My first of many hedgehogs in Switzerland

Wild Hedgehogs In Switzerland: Discoveries Of New Expats

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Is there such a thing as too much adorableness? I would argue yes! And it comes in the form of a little roly poly prickly ball of hedgehoggeryness. Folks have been telling us since we moved to Europe that there are hedgehogs in Switzerland. Apparently they’re native here – and plentiful.

A few weeks ago, Trav claimed he saw one in the front yard, but by the time he’d called me outside, it had disappeared.

Not long after that, we saw a small, gray, semi-prickly pancake that resembled the remains of a hedgehog along the side of a road.

Since I always try to avoid looking directly at roadkill – as if seeing it makes it somehow more dead – I tried to convince myself that a wayward Swiss litterbug had marred the otherwise pristine roadway with a piece of trash.

Not likely, but hey – nobody’s perfect.

Then, a miracle!

Trav let Touille the Terrier outside for her nightly snuffling, and she honed in on a spot under the big tree in our front yard.

She investigated and discovered the hedgehog adorableness you see below.

My first of many hedgehogs in Switzerland
I owe our first wild hedgehog sighting to Touille, our dog. Don’t worry, she didn’t hurt him!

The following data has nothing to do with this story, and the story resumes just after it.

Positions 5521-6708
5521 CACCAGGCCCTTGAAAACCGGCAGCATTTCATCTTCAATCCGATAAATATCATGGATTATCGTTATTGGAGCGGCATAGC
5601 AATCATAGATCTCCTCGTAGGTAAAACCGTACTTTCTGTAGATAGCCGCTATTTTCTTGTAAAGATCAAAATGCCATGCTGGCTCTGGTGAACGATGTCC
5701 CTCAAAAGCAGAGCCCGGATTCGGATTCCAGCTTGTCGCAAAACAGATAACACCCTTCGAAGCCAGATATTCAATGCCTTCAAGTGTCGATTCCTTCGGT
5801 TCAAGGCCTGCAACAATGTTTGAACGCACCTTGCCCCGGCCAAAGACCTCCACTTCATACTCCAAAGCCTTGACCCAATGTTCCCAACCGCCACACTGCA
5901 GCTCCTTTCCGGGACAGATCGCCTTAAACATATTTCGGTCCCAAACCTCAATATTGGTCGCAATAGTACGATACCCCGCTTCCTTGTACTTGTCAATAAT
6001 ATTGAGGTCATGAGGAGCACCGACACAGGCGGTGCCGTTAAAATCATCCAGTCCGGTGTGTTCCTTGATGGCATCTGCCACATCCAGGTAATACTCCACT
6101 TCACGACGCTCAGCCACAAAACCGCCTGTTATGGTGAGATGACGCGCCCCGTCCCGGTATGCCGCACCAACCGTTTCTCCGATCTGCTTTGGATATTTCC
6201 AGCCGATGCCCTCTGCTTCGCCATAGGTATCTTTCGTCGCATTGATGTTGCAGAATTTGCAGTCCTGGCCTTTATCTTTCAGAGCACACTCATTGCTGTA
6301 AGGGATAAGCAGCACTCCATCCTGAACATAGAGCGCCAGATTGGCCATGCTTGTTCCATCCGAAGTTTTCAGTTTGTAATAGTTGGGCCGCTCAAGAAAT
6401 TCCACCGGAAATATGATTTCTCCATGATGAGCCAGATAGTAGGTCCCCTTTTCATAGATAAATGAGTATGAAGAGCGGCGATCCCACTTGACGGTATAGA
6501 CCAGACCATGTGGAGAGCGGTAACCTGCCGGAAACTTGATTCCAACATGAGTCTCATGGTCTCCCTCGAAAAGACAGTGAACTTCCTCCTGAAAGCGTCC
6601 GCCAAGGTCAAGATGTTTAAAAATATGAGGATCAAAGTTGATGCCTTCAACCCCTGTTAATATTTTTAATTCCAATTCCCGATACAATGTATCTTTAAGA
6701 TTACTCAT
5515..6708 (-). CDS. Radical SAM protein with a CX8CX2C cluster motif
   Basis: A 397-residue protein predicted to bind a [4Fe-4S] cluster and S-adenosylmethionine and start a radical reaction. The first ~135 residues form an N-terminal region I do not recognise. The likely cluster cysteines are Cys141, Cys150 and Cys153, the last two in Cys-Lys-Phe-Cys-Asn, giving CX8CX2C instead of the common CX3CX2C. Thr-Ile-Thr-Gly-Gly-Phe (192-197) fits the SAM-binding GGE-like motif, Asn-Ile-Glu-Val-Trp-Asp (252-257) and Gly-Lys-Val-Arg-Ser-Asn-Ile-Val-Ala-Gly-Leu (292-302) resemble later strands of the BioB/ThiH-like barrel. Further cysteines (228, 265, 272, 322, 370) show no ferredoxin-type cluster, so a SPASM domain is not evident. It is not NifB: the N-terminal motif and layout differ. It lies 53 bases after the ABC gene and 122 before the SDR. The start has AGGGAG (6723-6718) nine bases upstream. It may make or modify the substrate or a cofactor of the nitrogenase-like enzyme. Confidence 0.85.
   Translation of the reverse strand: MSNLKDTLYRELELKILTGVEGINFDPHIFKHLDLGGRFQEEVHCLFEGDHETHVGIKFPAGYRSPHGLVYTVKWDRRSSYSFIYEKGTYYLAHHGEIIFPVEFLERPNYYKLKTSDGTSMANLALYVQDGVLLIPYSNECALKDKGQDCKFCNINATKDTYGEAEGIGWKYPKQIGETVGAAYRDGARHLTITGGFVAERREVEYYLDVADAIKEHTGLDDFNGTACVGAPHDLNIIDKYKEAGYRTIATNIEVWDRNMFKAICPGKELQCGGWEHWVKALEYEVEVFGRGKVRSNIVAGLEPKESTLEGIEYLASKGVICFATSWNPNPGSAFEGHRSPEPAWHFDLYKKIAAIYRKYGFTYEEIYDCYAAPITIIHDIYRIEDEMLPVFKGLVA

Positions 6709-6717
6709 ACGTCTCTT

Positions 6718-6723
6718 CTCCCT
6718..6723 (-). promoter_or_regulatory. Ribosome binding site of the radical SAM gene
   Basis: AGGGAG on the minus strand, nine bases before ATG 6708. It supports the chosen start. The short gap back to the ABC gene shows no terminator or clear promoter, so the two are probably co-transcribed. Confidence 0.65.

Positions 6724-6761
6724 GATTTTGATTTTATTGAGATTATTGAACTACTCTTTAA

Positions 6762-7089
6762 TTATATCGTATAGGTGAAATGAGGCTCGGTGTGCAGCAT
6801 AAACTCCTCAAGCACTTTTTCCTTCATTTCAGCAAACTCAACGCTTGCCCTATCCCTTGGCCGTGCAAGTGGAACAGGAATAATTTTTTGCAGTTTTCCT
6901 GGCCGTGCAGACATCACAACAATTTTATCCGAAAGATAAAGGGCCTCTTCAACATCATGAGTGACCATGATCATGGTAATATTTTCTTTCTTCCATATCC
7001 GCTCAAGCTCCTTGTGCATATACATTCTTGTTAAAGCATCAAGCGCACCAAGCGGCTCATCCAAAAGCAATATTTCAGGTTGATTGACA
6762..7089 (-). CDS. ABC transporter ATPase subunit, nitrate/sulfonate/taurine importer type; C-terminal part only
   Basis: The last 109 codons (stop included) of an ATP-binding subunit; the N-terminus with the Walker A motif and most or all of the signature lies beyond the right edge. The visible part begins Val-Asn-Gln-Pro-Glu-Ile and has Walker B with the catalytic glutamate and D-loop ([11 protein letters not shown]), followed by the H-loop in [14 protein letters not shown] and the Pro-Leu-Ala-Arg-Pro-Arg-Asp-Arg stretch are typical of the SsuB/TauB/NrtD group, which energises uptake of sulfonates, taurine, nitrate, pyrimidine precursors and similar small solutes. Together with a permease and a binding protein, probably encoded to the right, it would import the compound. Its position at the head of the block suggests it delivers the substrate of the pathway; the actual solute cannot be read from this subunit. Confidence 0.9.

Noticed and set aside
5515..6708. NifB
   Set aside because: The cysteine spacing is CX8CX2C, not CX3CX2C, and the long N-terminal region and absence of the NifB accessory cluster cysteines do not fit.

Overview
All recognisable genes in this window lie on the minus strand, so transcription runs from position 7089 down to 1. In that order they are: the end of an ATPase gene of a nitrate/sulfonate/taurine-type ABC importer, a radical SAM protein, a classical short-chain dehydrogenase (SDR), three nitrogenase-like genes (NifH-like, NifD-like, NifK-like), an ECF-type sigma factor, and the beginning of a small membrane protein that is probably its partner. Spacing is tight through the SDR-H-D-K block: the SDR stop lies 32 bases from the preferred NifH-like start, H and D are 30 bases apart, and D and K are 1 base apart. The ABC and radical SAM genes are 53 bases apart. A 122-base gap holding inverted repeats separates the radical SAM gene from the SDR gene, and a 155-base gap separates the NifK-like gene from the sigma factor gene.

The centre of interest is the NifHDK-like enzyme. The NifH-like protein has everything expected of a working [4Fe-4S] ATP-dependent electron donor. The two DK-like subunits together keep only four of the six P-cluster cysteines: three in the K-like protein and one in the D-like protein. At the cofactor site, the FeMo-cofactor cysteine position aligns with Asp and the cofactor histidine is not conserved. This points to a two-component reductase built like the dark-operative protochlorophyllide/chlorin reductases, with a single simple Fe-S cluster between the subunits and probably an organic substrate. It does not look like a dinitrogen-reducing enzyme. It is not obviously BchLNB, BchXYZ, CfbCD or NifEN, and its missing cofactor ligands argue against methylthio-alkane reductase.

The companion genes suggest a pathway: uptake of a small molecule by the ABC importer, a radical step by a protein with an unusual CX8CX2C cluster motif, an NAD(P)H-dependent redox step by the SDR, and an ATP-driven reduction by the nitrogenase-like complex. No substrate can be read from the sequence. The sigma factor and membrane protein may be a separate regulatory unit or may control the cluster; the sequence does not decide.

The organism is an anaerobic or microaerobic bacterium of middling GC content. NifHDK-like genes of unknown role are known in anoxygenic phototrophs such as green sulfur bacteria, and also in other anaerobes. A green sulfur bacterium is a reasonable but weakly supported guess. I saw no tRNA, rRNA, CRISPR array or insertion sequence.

Say hello to our little friend, Monsieur Hedgehog.

As soon as we realized what she’d found, we called Touille away from him. She never harms critters of any kind, but he didn’t know she’s harmless. I imagine a curious, snuffling dog multiple times your size must be pretty alarming for any wild animal.

Though I was tempted to pick him up to snuggle him, I refrained with supreme effort.

Someone at a party recently told us you can easily pick them up by sliding your hand under their warm, soft underbelly, and they just wrap their little paws around your fingers to hang on.

That’s all fine and dandy, except it’s not. We try not to disturb wildlife whenever possible. Picking him up would likely have just terrorized him needlessly.

This little nugget definitely didn’t appear comfortable with our presence. The longer we watched him, the more he appeared to shrink into himself. Though he didn’t actually ball up, he just looked scared.  

We snapped a couple of photos and left him in peace for the night.

We’ll continue to let him do his thing in our yard, and he’s welcome to help us rid our property of pesky insects. Hopefully our yard will continue to offer him a safe haven from the dangers of the nearby road.

We’re looking forward to seeing many more hedgehogs in Switzerland while we live here!

Hedgehog Sanctuary in Switzerland

Hedgehogs are common in Europe, but they’re facing increasing threats from cars, pesticides, and human activities like mowing grassy areas.

To help them, an amazing retired engineer and doctor’s assistant have created the largest hedgehog sanctuary in Switzerland. They now take in an average of one hedgehog every day and provide round the clock care until these hedgehogs can be returned to the wild.

Want to see more wildlife in Switzerland?

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